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ASU Electronic Theses and Dissertations


This collection includes most of the ASU Theses and Dissertations from 2011 to present. ASU Theses and Dissertations are available in downloadable PDF format; however, a small percentage of items are under embargo. Information about the dissertations/theses includes degree information, committee members, an abstract, supporting data or media.

In addition to the electronic theses found in the ASU Digital Repository, ASU Theses and Dissertations can be found in the ASU Library Catalog.

Dissertations and Theses granted by Arizona State University are archived and made available through a joint effort of the ASU Graduate College and the ASU Libraries. For more information or questions about this collection contact or visit the Digital Repository ETD Library Guide or contact the ASU Graduate College at gradformat@asu.edu.


This study develops a theoretical model that explains how leaders come to adapt their leadership behaviors to achieve follower effectiveness. Mindfulness theory suggests that mindful individuals are better able to engage in self-regulation and I consider empathy, response flexibility, and emotional regulation as three self-regulatory processes in particular which likely impact the leader-follower relationship. I suggest that leaders who have the ability to self-regulate in these three ways will be better able to engage in leadership behavior characterized by adapting or flexing the specific types of leadership they demonstrate according to the needs of the situation and what their followers …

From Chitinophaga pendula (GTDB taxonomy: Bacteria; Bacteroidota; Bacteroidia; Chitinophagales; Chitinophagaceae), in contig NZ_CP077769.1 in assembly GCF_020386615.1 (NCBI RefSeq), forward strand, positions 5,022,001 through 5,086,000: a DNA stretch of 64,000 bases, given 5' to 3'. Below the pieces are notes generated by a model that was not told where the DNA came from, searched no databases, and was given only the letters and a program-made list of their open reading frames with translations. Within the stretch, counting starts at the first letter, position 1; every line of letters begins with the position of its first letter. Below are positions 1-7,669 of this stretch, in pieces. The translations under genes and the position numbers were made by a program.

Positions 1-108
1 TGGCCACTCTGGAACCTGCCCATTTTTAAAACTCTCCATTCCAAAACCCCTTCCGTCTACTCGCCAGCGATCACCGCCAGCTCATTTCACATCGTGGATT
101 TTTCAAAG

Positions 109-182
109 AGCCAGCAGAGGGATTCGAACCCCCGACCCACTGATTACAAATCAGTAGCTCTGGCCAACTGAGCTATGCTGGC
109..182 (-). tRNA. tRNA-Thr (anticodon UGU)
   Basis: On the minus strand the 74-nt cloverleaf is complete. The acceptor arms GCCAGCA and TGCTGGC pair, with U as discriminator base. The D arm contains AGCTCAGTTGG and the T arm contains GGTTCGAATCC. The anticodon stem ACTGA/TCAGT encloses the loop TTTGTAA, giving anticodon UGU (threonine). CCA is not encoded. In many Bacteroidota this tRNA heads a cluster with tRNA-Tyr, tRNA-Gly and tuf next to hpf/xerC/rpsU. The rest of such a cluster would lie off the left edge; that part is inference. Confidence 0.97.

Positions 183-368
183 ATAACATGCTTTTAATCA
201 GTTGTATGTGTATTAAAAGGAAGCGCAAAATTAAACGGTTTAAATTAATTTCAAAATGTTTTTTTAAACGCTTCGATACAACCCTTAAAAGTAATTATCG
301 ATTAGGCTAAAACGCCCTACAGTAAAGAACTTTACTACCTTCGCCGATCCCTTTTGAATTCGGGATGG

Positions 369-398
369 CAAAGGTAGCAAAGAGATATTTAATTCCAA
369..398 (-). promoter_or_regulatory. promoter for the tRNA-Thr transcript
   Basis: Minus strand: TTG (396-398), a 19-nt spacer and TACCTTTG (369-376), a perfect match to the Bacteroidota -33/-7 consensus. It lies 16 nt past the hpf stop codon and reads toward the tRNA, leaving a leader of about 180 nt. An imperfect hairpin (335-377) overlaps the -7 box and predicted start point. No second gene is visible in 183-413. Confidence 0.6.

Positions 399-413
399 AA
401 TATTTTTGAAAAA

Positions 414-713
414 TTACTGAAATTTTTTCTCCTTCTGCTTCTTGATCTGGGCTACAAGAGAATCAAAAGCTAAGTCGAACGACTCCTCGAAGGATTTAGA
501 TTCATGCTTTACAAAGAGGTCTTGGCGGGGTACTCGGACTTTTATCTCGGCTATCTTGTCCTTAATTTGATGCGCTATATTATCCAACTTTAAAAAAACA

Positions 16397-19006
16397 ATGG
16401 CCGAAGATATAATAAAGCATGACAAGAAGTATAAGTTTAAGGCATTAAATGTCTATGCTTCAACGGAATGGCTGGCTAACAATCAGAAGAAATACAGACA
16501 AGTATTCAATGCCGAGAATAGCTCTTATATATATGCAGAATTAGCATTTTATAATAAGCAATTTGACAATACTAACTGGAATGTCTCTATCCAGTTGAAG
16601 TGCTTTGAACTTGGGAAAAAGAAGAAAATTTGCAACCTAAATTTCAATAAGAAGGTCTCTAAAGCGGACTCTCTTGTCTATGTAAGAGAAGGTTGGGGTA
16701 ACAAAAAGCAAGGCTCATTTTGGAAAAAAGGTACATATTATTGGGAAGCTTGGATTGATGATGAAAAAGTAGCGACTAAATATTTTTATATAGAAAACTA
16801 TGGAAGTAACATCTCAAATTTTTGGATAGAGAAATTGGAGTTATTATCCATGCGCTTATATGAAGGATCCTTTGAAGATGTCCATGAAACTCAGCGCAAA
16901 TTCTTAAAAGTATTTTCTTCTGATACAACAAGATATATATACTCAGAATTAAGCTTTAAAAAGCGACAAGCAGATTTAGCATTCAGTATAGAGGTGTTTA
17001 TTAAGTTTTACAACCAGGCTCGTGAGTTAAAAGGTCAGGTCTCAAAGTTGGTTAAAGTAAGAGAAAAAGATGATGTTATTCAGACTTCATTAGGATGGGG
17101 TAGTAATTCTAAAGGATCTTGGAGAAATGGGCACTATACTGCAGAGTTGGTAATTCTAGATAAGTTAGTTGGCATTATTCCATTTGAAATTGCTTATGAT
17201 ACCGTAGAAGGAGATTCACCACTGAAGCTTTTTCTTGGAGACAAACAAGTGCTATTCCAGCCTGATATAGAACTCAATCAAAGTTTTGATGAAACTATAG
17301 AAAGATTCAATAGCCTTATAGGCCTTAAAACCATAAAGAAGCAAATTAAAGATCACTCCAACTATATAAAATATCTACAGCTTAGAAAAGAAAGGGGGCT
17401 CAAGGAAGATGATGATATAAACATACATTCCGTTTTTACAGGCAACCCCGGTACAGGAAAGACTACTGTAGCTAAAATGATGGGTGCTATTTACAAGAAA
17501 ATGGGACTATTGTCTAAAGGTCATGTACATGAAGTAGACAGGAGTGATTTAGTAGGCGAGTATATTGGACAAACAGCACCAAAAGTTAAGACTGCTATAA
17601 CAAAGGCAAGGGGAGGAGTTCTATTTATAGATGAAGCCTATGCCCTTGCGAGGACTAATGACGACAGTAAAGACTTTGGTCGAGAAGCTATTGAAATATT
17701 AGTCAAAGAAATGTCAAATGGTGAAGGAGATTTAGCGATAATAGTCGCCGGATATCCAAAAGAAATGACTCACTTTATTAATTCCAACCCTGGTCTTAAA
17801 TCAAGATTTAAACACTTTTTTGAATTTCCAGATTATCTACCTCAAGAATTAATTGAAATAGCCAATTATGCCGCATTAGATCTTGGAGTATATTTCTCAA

Contributors
Reina, Christopher Stephen, Peterson, Suzanne J, Kinicki, Angelo, et al.
Created Date
2015

Researchers lament that feedback interventions often fail. Traditional theories assume a cognitive relationship between the receipt of feedback and its impact on employee performance. I offer a theoretical model derived from Affective Events and Broaden and Build Theories to shed new light on the feedback-performance relationship. I bridge the two primary streams of feedback literature-the passive receipt and active seeking-to examine how employees' affective responses to feedback drive how they use feedback to improve performance. I develop and test a model whereby supervisor developmental feedback and coworker feedback seeking relate to the positivity ratio (the ratio of positive as compared …

Contributors
Christensen, Amanda L., Kinicki, Angelo, Zhang, Zhen, et al.
Created Date
2014